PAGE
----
What can the color Brown do to you? Since all her friends had enlisted by June 1943, Phyllis Lorraine Anker enlisted in the Women Army Corps on Sept. 20, 1943. After WAC boot camp, Phyllis taught WACs to type. Her next assignment was the newly constructed Pentagon in Washington, D.C.
To be a successful military leader, accurate and complete information is vital to make informed decisions. Every eight hours, seven days a week, Joint Chief of Staff, General George C. Marshall, received a complete briefing of every American military operation around the world. Phyllis handled top secret folders, “Operation Overlord, For Eyes Only,” the plans for the invasion of Normandy, D-Day.
Phyllis had overcome many challenges in her 98 years. Weighing only 4 pounds on March 7, 1919, she wasn’t expected to live. Fortunately, her family doctor was wrong. Graduating as an honor student from Pershing County High School in 1937, she became a freshman at University of Nevada. Phyllis earned money for her tuition by piano gigs, tutoring, and summer jobs. She tutored Marion Motley, the only University of Nevada football player and the second black to be inducted into the Pro Football Hall of Fame in Canton, Ohio. She graduated from Nevada in 1941, taught Business subjects at Eureka County High School in 1941-1942 and Yerington High School 1942-1943.
Being fluent in French, Phyllis accompanied General Marshall to the June 13, 1944 Roosevelt/Churchill Conference in Quebec. A week after D-Day, Mrs. Roosevelt and Mrs. Churchill sponsored a Tea for the U.S. and Canadian WACs attending the conference. A Canadian WAC was known as a CWAC, pronounced “quack” by the Canadians. Phyllis had a memorable conversation with both hostesses.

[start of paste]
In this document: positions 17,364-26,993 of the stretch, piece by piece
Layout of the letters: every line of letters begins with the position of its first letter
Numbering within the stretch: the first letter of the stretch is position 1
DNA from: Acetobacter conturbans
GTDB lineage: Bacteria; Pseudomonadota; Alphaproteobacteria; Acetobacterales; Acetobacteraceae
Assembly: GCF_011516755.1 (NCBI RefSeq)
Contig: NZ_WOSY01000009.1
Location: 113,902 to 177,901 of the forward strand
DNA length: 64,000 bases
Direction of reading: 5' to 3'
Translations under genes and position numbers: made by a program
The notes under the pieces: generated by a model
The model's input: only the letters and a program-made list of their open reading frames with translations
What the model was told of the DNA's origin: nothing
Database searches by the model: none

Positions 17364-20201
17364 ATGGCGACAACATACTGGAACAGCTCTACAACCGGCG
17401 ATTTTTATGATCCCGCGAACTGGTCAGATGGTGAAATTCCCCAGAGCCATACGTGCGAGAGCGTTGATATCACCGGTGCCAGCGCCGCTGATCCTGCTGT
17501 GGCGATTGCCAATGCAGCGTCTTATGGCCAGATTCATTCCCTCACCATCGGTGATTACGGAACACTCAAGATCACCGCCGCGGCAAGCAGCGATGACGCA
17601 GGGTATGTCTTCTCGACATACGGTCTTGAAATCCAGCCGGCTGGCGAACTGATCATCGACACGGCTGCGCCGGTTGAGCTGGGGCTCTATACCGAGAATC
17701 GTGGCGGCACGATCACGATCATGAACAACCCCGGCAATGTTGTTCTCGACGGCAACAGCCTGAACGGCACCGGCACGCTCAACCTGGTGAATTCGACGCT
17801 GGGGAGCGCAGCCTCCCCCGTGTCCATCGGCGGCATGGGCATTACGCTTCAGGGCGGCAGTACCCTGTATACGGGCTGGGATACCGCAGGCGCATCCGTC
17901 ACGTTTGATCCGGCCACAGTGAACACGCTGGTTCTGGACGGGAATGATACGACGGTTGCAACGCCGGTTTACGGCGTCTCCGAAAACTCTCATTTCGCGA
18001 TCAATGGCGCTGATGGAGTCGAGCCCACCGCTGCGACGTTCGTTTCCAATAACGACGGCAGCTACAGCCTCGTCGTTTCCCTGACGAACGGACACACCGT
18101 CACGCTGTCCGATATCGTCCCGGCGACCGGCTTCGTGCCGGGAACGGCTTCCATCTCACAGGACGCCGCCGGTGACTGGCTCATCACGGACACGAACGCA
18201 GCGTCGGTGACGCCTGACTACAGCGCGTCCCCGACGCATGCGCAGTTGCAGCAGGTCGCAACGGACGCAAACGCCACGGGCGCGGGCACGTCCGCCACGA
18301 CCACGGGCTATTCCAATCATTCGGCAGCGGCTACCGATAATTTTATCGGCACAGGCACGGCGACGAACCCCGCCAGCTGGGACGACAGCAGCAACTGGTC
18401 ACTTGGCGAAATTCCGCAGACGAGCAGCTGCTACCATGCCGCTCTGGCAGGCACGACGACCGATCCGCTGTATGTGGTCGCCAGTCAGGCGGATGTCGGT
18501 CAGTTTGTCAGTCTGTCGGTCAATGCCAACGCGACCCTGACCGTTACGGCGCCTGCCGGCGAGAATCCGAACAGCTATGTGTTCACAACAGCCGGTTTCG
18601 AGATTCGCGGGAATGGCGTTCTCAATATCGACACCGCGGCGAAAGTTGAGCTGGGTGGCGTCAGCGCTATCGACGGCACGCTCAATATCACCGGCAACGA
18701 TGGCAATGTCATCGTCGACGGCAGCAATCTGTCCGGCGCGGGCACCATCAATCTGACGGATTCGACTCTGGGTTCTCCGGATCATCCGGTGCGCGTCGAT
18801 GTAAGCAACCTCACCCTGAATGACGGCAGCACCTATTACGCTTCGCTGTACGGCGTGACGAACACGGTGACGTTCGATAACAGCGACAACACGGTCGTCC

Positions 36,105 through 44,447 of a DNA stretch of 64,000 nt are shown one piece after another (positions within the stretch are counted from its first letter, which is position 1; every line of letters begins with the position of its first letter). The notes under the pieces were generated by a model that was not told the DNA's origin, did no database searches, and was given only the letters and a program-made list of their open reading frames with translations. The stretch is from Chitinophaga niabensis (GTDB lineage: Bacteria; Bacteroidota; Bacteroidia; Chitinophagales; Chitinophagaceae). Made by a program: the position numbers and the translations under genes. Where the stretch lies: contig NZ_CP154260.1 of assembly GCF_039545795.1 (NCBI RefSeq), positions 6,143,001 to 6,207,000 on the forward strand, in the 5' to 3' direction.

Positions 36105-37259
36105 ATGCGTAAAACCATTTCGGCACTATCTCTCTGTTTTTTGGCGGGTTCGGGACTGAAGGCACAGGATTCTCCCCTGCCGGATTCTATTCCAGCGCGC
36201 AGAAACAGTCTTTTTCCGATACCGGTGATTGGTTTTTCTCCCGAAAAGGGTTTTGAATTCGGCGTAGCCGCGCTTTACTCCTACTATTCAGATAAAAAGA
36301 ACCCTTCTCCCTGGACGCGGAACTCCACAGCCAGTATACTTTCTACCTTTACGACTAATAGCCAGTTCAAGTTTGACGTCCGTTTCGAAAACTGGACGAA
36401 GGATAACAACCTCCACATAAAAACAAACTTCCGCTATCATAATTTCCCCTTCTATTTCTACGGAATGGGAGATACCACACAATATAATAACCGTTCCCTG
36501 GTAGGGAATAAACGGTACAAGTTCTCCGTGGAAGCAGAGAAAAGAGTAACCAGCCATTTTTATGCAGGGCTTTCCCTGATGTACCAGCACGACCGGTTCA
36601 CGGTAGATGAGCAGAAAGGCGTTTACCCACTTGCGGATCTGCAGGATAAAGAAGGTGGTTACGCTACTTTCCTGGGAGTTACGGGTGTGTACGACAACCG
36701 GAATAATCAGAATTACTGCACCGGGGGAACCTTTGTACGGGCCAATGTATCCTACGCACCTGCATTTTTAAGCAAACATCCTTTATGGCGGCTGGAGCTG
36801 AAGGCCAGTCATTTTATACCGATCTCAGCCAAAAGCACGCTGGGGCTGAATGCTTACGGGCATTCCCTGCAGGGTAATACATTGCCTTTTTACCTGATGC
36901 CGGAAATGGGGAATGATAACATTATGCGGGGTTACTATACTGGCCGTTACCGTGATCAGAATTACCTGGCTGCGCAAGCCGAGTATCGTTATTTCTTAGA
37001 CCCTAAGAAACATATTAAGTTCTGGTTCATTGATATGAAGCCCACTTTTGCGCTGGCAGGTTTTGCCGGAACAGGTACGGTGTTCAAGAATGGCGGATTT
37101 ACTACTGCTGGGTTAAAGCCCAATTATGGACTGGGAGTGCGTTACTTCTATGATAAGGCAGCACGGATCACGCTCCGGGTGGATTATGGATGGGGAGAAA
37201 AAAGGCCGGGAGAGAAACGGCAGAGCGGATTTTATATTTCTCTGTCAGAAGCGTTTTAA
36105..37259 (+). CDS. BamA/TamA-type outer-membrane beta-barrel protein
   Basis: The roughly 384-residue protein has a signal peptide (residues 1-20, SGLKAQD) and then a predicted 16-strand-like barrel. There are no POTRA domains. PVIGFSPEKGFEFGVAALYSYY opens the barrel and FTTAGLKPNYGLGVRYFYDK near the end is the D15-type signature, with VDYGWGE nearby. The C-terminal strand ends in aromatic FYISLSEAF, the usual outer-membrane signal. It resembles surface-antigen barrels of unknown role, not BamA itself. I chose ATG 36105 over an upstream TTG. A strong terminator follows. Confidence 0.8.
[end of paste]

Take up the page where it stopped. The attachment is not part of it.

In General Marshall’s office one of her jobs was to greet each officer to see General Marshall. She would ask the officer for a shoulder patch. Phyllis crocheted 4 ½” x 4 ½” white wool squares and sewed the shoulder patch to a square. When she had completed three squares, she mailed them to her mother in Lovelock. (During the war, service personnel mailed letters for free).
Phyllis’ Aunt Hannah was a seamstress and suggested an afghan for the patches. Phyllis with Aunt Hannah’s guidance crocheted the squares together with black wool to create a 41 ½” x 64 ½” afghan, The Pentagon Patches.
Each of the 96 patches represents an Army, Corps, Division, Service Corps, Theatre of Operations, USAAF, Parachute Infantry Regiment, Location of Headquarters, Defense Command or Veterans Administration representing the 16 million men and women of the greatest generation.
Staff Sergeant Anker was discharged on Feb. 18, 1946, returned to Lovelock, had a whirlwind romance, and married Ted Bendure in May 1946. They had three children, Teddy, Fred and Sue. Phyllis taught Business subjects at Carson High School and retired in 1983 after teaching in Nevada for almost 40 years.
Phyllis’ family gathered to celebrate birthdays and holidays. She treasured her life experiences and those special moments with her family, She passed away on Aug. 11, 2017 at 98 years and 5 months.
Ken bought The U.S. Army Patch Book. He spent hours identifying each of the 96 patches in Phyllis’ afghan.